What he offers rather, is the possibility of beauty, and an idiosyncratic beauty at that. “I feel fundamentally responsible for the distance there was between what we are capable of producing and what we actually produced,” he said on Wednesday. There was no attempt to blame anyone but himself, which perhaps explains why players who buy into his method are so devoted to him. But the test really comes now: just how devoted are they? Muniain, Markel Susaeta, and Fernando Llorente, must all have attracted interest from Europe’s elite, and financially there’s no way Athletic could offer the same as a Barcelona, a Real Madrid or a Manchester City.
Rob Smyth perhaps said it best when he commented that, “Athletic make you remember why you fell in love with football in the first place.” Bielsa’s Chile attracted similar comments at the World Cup; the relentless attacking, the pace and the dynamism combined with technical mastery. It’s the best of both worlds – aesthetically pleasing football that wears its heart on its sleeve. That’s why a lot of neutrals would weep with Muniain. The glory of this side is about to be destroyed by economic reality; a reality that may well end up making Muniain an offer he cannot refuse.
Yet Athletic lost comfortably and deservedly so. Bielsa agreed Atletico had been worthy winners, although he suggested the final score was “exaggerated”. Given how Bielsa had dominated the narrative of the tournament, it’s easy to forget just how impressive Atletico had been in previous rounds; after all, Atletico’s win Wednesday night was a record twelfth straight in European competition. Yes, Athletic looked fatigued, the strain of a full season pressing with such ferocity with a small squad perhaps taking its toll. Yes, Fernando Amorebieta had a shocker, slithering a sliding all over the place as he tried to keep up with the brilliant Falcao. Perhaps on another day, Bilbao’s defensive line might have got a break in the 20 minutes or so of pressure it applied before Diego added Atletico’s third.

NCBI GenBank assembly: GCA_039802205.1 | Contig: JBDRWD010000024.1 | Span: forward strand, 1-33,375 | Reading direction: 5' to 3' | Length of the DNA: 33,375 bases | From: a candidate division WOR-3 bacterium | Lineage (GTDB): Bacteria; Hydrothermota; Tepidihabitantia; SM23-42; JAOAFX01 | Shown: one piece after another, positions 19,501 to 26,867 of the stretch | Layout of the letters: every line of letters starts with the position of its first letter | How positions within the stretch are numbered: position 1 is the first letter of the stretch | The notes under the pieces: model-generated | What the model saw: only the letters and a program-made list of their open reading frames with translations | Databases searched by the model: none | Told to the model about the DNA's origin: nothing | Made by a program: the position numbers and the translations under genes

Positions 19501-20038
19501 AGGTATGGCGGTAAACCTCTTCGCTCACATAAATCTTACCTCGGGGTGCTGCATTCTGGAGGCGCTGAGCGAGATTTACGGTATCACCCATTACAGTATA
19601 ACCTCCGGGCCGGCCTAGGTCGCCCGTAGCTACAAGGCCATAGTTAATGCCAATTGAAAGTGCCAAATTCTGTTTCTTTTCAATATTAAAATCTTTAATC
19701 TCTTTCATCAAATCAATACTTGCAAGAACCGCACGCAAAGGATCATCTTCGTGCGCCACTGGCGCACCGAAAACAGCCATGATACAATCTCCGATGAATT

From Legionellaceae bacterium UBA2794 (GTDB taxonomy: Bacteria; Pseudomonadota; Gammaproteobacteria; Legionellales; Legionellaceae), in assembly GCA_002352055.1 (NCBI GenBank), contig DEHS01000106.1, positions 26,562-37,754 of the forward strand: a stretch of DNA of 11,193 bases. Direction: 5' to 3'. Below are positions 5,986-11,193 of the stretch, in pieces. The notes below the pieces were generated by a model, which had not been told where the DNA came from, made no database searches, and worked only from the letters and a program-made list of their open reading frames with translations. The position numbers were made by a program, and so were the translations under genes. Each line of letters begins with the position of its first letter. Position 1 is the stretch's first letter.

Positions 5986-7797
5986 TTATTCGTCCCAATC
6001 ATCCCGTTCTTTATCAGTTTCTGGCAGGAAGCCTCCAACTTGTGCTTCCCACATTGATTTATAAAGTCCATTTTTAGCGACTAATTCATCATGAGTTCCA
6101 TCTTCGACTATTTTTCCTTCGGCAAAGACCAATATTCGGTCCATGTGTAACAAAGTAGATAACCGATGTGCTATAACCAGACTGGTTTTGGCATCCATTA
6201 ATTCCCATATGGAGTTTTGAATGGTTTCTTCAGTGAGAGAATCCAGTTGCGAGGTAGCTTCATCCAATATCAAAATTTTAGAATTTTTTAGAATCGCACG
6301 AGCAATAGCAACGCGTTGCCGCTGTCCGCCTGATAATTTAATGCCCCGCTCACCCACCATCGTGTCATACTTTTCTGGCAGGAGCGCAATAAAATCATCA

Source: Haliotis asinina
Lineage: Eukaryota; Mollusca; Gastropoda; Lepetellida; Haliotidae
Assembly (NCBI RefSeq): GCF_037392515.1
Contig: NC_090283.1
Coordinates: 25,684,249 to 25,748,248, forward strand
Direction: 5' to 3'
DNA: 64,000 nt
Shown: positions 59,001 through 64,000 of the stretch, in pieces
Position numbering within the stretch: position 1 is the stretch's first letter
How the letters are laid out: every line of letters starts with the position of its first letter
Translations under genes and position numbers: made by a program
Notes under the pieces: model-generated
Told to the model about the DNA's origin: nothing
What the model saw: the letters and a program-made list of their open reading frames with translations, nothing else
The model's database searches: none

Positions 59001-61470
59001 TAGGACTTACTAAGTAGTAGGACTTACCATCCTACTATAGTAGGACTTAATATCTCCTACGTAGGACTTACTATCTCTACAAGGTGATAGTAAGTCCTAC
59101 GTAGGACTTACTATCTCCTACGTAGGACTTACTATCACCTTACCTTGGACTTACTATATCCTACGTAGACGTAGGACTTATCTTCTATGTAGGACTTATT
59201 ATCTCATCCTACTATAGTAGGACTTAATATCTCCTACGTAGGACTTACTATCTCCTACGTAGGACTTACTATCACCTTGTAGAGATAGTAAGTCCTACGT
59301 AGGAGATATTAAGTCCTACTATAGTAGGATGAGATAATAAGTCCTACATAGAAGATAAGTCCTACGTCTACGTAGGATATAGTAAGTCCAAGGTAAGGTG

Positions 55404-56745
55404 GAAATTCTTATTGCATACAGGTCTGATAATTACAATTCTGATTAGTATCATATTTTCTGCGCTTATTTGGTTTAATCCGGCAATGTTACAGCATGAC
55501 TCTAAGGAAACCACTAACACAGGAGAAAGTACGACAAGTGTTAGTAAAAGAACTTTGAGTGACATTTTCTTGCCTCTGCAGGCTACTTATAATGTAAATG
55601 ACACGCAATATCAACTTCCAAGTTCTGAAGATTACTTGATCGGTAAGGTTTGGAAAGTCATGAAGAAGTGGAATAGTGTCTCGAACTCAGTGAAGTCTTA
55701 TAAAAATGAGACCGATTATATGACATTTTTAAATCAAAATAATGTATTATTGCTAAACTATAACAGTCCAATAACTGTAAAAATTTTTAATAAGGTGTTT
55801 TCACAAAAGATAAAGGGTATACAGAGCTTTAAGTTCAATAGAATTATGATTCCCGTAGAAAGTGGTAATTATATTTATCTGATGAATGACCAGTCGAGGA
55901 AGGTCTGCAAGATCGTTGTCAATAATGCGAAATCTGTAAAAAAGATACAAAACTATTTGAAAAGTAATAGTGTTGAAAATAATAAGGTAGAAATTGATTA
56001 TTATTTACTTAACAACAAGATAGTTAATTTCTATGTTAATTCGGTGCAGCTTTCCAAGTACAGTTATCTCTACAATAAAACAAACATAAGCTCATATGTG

But this was also about Atletico’s excellence, about Falcao’s movement, quick feet and superb finishing and – particularly – about Mario Suarez and Gabi in front of the back four blocking the runs of De Marcos and successfully surrounding Llorente. Atletico stands four places above Athletic in the Spanish table. For all the flurries of brilliance from Athletic, the fact is that it is probably a better team.
Simeone played for Bielsa’s Argentina and, although a more orthodox coach, he has a similar focus on intensity. He readily acknowledges Bielsa’s influence over him, but he is, in a sense, Bielsa’s filter of extreme pragmatism. His managerial career has been hard to read so far. Argentinian titles with Estudiantes and River Plate (an achievement that looks staggering given what has gone on at the club since), but indifferent spells with San Lorenzo and Catania compose his short managerial career. He has created at Atletico that throbs with potential. You just fear economics will once again get in the way.